Diagnosing Runner’s Knee

A professional runner’s knee diagnosis usually involves a physical examination.  With a full history, assessment of knee pain, strength, flexibility and other associated symptoms, typically a diagnosis can be made based on deficits and a personalized program can be recommended.  While not typical, X-rays, MRIs, and CT scans may be necessary for an in-depth look at the joint if there is significant instability in the knee or a fracture is suspected.

Runner’s Knee Recovery

Since runner’s knee is an umbrella term for many conditions, understanding how to help runner’s knee means considering your individual injury. This is why it is so important to tune into your own specific symptoms and use them as a gauge for recovery. If you feel you need more guidance, a physical therapy evaluation and treatment can help you feel confident in the process. 

  • How Long Does Runner’s Knee Last?

    With the right treatment, runner’s knee can often be resolved in a matter of weeks (typically 4-12 weeks). Minor injuries come with passing pain that will dissipate with a few days of rest, while more serious complications should be discussed with your doctor on a case-by-case basis.

  • How to Run With Runner’s Knee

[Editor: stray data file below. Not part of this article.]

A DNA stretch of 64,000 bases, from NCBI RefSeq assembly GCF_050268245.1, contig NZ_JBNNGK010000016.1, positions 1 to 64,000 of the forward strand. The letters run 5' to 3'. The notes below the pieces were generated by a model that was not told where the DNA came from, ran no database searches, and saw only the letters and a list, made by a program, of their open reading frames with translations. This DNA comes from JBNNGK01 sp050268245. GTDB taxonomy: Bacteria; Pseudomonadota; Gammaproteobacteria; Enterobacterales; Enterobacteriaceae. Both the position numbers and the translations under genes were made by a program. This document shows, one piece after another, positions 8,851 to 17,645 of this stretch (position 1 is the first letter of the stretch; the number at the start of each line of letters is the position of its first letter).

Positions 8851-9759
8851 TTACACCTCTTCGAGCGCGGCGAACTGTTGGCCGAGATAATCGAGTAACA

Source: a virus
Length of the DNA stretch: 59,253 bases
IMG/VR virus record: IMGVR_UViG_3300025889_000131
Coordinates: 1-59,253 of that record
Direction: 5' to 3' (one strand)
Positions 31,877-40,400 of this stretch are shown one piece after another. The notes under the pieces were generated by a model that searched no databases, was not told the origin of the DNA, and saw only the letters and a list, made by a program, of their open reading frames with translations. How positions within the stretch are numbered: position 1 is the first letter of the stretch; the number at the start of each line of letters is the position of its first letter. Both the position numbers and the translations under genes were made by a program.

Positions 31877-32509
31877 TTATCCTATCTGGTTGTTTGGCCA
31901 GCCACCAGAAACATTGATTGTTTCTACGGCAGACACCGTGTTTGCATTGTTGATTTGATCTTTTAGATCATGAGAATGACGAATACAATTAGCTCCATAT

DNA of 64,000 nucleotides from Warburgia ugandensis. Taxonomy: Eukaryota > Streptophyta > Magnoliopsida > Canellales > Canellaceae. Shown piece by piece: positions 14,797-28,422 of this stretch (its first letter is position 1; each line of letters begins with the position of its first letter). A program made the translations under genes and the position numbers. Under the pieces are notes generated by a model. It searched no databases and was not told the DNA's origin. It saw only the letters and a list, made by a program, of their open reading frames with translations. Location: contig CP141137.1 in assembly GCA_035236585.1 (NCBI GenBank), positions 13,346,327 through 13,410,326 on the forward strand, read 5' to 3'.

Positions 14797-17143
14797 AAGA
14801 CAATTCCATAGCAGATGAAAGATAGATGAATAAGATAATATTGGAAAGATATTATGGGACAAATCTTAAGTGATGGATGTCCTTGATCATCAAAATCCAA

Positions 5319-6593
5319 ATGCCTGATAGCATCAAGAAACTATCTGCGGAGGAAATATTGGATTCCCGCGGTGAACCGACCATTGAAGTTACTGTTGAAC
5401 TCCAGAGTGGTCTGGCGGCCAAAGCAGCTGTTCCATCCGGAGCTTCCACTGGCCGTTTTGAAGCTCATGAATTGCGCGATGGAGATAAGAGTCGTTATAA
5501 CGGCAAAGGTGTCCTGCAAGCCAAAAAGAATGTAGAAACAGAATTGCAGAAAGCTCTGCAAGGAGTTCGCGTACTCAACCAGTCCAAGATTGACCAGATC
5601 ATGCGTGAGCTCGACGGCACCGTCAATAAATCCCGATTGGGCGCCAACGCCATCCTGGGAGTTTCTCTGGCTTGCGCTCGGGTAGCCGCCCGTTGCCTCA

Choosing a soft surface like gravel or a rubber rice track is a good bet while exercising with sore knees to decrease impact. In general, never increase your running time or distance by more than 10% per day while recovering. A compression sleeve or  brace is a great companion to any exercise during this time to promote circulation and help you tune into your knee mechanics better, known as proprioception.

  • How Long to Rest Runner’s Knee

    If standing or slight movement causes significant pain, keep physical activity to a minimum until seeing your doctor. However, in many cases it’s possible to resume modest exercise immediately, as long as you start slow.  Simply put, you will want to modify your normal routine until you feel comfortable progressing toward your previous level of activity and beyond.

How to Prevent Runner’s Knee

The best prevention program consists of regular exercise and a comprehensive stretching routine. Additionally, having a deep understanding of your body mechanics with running or other activities can make a significant difference for promoting balance and health as well. Avoid overexertion and bring any potential problems to your doctor’s attention.

Stretches to Help Runner’s Knee

Keeping Up With Runner’s Knee

Understanding the possible causes and how to fix runner’s knee means addressing the specifics of your individual case. However as with any of our joints, regular balanced activity is the best defense against pain, stiffness, and other troublesome symptoms. With treatment options like knee braces, pain medications, and a full spectrum of leg exercises from a knowledgeable physical therapist, healing runner’s knee should be relatively straightforward.




Jaydee Vykoukal, PT, DPT
Jaydee Vykoukal, PT, DPT

JayDee Vykoukal is a Doctor of Physical Therapy, owner of the healthy habit platform Health Means Wealth, and freelance medical writer. She loves traveling and spending time with her family in nature. Her passion is helping others continue to participate in the activities they love through education and proper exercise.